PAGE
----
–Move! To move is to be alive. Just put on some music and dance, do some squats or leg lifts, walk, go to a yoga class or do free online yoga videos on YouTube. If you find yourself sitting for more than 45 minutes or an hour straight, get up and shake out!
–Connect with friends in real space. Texting or email have become so automatic, but they don’t satisfy that profound need for actual personal connection. Try to interact with real people you care about as much as your schedule allows. We live so much in our heads, but being in the presence of people has been shown to enhance our nervous systems and improve mood — and it can just be more fun. Do not underestimate the therapeutic value of fun.
–Get a hobby. So much of our time is taken up with work, family obligations, etc., there’s often little time to just explore other parts of ourselves. It is not selfish to set aside time for this, even for the busiest of people. You need to feed your soul. Maybe it’s learning an instrument, writing poetry, taking a cooking class, gluing things together…. whatever. This is significant nourishment.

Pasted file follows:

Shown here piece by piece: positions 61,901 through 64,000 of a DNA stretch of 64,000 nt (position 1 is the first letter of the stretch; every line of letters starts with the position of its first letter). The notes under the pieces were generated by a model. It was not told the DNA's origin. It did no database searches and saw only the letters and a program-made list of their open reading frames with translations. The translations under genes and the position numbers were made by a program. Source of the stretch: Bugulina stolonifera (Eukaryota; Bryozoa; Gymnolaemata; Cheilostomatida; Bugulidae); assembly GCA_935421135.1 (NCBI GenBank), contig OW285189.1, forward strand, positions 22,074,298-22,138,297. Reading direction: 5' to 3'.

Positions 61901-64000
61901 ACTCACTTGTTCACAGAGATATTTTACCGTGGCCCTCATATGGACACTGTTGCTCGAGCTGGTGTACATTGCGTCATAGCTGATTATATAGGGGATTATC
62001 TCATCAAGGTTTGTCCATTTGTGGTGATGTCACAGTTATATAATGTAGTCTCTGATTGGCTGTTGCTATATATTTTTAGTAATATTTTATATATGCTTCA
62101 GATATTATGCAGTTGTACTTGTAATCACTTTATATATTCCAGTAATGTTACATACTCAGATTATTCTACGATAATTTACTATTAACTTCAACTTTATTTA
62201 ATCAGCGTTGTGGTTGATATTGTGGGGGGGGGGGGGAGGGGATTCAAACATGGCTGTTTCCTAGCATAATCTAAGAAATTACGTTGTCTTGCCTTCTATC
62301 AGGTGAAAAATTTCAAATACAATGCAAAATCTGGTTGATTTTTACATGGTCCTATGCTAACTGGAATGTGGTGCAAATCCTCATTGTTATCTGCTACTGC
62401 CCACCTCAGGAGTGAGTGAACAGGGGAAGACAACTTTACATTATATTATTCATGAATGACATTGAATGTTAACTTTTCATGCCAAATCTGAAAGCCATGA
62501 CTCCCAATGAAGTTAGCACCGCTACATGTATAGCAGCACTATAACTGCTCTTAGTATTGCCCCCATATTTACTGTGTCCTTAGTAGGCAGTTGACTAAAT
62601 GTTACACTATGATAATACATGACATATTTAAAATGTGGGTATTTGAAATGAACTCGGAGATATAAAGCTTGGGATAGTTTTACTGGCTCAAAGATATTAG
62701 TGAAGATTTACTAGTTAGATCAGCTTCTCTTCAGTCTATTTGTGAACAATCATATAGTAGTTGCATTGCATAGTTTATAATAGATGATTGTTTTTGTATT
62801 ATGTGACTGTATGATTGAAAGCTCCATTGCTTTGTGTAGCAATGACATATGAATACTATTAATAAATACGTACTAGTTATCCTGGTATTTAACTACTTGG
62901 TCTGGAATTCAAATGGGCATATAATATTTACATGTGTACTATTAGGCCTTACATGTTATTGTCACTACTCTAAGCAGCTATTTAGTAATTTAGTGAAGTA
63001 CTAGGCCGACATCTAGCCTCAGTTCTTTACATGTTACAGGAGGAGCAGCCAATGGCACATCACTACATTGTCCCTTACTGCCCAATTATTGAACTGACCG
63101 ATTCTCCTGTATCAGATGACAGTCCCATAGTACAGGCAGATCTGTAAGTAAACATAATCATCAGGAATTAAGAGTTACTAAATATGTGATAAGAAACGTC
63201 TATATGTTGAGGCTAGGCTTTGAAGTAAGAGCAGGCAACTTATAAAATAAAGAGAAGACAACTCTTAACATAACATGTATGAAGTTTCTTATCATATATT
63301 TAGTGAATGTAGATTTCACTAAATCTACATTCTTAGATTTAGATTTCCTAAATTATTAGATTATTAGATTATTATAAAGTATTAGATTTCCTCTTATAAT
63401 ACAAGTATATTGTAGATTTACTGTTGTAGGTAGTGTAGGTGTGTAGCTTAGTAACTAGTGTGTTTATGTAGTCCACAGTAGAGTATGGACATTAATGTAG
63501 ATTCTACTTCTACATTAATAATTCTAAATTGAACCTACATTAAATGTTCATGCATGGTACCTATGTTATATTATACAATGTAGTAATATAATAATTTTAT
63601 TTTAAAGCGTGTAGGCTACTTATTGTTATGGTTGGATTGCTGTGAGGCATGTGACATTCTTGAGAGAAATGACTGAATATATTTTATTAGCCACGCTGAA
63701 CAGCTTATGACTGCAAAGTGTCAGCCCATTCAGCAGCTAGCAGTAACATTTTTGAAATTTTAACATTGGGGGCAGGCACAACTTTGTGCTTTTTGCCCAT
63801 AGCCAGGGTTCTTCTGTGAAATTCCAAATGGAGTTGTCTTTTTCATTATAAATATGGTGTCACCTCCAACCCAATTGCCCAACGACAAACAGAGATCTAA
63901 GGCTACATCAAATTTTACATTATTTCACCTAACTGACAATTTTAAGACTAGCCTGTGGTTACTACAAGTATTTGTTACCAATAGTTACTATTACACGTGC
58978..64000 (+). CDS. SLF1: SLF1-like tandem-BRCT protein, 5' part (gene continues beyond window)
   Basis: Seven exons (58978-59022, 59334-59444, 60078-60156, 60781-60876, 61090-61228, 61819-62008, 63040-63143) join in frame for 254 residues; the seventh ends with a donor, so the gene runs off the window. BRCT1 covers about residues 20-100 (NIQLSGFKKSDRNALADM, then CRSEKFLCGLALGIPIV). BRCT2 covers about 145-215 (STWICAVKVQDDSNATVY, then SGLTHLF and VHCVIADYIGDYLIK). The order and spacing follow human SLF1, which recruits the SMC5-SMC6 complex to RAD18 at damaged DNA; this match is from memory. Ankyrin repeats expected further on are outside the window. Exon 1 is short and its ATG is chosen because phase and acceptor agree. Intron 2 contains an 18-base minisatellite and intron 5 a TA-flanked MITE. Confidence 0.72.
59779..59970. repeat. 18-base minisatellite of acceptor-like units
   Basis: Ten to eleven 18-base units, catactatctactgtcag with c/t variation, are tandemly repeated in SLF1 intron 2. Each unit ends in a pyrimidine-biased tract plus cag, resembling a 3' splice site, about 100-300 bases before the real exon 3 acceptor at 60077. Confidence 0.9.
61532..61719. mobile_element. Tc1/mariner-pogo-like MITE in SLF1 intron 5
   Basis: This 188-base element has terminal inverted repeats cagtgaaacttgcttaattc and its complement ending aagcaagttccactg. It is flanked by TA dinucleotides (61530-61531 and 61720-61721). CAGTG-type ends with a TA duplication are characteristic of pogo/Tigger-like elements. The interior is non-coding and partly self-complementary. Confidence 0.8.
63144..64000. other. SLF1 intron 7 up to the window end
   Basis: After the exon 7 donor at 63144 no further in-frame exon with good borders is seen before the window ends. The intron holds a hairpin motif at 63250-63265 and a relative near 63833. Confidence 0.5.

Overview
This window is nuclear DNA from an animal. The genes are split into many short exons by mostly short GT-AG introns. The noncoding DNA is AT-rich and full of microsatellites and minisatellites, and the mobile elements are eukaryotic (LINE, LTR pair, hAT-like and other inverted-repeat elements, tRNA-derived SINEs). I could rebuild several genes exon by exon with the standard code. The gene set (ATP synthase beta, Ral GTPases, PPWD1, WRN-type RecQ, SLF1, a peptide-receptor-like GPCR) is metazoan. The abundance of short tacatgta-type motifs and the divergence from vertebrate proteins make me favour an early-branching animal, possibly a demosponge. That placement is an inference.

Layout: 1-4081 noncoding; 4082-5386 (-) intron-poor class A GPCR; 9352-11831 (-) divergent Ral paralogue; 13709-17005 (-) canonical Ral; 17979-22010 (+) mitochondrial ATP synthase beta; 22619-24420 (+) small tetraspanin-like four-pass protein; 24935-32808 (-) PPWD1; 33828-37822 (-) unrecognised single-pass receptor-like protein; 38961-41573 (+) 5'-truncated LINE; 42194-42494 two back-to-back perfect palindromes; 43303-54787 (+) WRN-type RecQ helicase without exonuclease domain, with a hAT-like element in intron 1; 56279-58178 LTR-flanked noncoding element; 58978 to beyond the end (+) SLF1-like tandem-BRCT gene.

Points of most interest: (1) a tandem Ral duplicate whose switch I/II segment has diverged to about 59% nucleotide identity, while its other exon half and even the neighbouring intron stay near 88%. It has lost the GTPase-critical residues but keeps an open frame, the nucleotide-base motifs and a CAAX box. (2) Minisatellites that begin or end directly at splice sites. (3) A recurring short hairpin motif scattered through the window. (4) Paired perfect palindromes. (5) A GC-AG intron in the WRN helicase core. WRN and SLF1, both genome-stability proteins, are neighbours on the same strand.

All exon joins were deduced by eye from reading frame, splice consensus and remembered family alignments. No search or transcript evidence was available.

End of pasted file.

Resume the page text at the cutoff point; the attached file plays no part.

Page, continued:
–Remember to breath deeply. Many of us go through the day taking shallow breaths just to get through. Make it a point to start out the day, perhaps before you get out of bed, with a few deep full body breaths. From your gut. Take a few deep breaths every now and then during the day. This helps relieve stress and centers you into the moment.